Manchester Mayor Joyce Craig and Nashua Mayor Jim Donchess joined seven of their counterparts and several school board chairs across New Hampshire in signing on to a letter voicing concerns over a controversial school voucher bill and the impact it could have on local school districts.
The letter, sent Tuesday to Senate Finance Committee Chairman Gary Daniels, asks the Senate to request a financial analysis be prepared for SB 130 similar to one performed three years ago on SB 193 to assess what impact the bill may have had on taxpayers if passed.
“After review, Rep. (Neal) Kurk and a majority of the NH House, ultimately decided that the potential risk to property taxpayers was too great to move forward,” the mayors wrote in their letter.
The Republican-led state Senate gave preliminary approval last month to SB 130, which supporters claim would benefit children who have struggled during the pandemic. Opponents claim the school voucher bill would drain money from public schools.
The Senate voted 14-10 along party lines in favor of the bill, then tabled it.
SB 130 establishes an “Education Savings Account Program,” allowing families to use taxpayer dollars to pay for private school, homeschool or other private educational programs. Families taking part in the program would receive an estimated average $4,500 a year.
The bill faced fierce pushback during public testimony earlier this year, with 3,200 people registering their opposition out of 3,700 who registered an opinion.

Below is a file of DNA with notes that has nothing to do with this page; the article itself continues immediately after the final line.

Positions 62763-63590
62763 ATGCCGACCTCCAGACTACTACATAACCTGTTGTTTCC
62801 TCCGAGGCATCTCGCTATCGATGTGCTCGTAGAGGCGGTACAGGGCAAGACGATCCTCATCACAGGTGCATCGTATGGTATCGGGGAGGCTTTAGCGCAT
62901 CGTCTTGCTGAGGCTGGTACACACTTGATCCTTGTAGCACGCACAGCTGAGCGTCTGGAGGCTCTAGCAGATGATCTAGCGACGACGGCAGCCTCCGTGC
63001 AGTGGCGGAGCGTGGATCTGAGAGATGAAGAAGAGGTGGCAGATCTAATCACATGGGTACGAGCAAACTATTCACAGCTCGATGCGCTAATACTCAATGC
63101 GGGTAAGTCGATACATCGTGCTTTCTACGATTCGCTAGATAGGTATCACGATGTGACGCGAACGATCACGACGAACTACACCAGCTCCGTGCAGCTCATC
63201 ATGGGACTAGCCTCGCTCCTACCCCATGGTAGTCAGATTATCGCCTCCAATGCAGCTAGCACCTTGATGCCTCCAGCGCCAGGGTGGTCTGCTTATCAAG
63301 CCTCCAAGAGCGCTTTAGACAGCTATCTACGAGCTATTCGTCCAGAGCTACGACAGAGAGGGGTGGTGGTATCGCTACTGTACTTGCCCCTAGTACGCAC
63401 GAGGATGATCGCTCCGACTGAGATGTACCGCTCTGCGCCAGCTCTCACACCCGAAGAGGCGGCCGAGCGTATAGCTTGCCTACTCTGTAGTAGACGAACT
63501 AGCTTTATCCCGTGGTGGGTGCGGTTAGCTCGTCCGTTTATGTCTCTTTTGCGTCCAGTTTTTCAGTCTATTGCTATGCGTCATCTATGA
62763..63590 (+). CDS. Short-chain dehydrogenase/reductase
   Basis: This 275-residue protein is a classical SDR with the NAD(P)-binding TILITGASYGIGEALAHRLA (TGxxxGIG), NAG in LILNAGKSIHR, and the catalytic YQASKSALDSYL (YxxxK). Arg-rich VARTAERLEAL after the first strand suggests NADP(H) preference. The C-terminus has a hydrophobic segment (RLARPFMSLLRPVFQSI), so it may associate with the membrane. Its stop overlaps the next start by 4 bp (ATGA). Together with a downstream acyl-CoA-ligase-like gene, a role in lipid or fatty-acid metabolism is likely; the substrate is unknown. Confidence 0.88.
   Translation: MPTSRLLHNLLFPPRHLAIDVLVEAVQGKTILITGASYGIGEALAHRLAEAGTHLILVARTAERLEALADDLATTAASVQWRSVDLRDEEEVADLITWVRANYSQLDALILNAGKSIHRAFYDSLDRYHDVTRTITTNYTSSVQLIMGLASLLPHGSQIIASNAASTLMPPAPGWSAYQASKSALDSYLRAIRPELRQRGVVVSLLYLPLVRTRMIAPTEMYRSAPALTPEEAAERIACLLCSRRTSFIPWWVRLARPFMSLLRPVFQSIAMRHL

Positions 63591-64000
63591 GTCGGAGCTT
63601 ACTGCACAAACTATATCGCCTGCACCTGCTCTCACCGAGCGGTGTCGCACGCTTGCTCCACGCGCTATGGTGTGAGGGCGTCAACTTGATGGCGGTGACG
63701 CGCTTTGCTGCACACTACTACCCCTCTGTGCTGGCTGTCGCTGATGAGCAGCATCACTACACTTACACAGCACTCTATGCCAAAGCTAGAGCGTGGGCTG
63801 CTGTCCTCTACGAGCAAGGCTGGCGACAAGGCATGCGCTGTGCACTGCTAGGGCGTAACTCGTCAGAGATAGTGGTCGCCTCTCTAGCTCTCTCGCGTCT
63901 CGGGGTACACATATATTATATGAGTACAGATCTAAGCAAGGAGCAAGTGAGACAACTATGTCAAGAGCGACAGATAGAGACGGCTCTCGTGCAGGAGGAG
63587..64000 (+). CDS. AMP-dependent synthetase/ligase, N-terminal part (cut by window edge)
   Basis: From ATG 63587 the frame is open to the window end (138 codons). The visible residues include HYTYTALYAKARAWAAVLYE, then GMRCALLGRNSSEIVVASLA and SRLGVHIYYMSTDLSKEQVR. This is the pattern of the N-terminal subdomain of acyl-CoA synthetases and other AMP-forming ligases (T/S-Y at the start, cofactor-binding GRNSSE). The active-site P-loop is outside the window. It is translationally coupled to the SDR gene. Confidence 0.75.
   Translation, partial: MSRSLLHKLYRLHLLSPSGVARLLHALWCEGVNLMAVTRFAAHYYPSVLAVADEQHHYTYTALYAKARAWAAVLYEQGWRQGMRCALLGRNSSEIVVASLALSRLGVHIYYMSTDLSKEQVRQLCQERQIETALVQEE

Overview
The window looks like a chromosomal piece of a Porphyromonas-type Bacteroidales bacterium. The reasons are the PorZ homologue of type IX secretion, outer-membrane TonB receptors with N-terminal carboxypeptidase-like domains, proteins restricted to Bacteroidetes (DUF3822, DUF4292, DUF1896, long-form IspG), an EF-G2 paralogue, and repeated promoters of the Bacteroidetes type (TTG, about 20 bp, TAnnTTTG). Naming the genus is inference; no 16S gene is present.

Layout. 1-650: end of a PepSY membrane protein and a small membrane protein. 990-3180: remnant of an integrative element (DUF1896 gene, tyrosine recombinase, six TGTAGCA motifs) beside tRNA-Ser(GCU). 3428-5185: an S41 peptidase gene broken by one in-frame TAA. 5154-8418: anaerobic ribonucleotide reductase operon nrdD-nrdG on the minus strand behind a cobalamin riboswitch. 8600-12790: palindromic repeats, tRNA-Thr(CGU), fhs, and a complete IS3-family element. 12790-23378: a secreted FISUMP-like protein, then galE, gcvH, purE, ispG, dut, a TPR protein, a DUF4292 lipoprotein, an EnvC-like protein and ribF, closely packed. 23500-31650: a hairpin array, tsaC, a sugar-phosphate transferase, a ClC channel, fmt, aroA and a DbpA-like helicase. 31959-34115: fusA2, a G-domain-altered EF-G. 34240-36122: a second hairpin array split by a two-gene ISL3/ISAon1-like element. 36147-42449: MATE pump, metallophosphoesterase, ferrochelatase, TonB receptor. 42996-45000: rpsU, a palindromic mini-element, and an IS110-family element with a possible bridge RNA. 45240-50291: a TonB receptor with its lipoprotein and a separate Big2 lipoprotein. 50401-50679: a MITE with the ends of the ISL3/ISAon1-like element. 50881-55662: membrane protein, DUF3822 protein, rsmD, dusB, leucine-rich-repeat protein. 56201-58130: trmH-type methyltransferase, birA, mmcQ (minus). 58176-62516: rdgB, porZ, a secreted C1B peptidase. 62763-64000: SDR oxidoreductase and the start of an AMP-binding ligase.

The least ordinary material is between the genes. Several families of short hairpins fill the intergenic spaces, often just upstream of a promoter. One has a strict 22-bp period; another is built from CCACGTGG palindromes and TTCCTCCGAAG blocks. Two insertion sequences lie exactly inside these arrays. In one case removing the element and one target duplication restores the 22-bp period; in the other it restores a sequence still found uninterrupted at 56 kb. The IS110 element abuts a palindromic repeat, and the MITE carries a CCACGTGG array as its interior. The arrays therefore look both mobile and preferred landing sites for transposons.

The final version of the bill offers Education Savings Accounts to students whose families make under 300 percent of the federal poverty level — $77,000 for a family of four — and who isn’t enrolled in a public school.
In their letter, officials cite a recent report from Reaching Higher NH which indicates SB 130 would cost the state around $70 million in new education spending over the next three years, with no suggested revenue stream determined by the Legislature.
“As you well know any shortfall in the education trust funds means a draw on tax dollars from the general fund,” the letter reads. “In addition, with just a 3% take up rate among public school families in our school districts, we collectively could be facing millions of dollars of new local property taxes, especially as adequate education grants will be phased out.”
The state Department of Education, state officials, and private nonprofits have all produced different analyses on whether the program will cost or save taxpayers money each year.
A study by the Josiah Bartlett Center for Public Policy estimates public school enrollment would decrease by less than 1% in the first year of the program and 2% in the second year, and potentially save taxpayers $6.65 million over that time frame.
In addition to Craig and Donchess, the letter is signed by Berlin Mayor Paul Grenier, Claremont’s Charlene Lovett, interim Franklin Mayor Olivia Zink, Laconia Mayor Andrew Hosmer, Lebanon Mayor Tim McNamara, Rochester Mayor Caroline McCarley and Somersworth’s Dana Hilliard.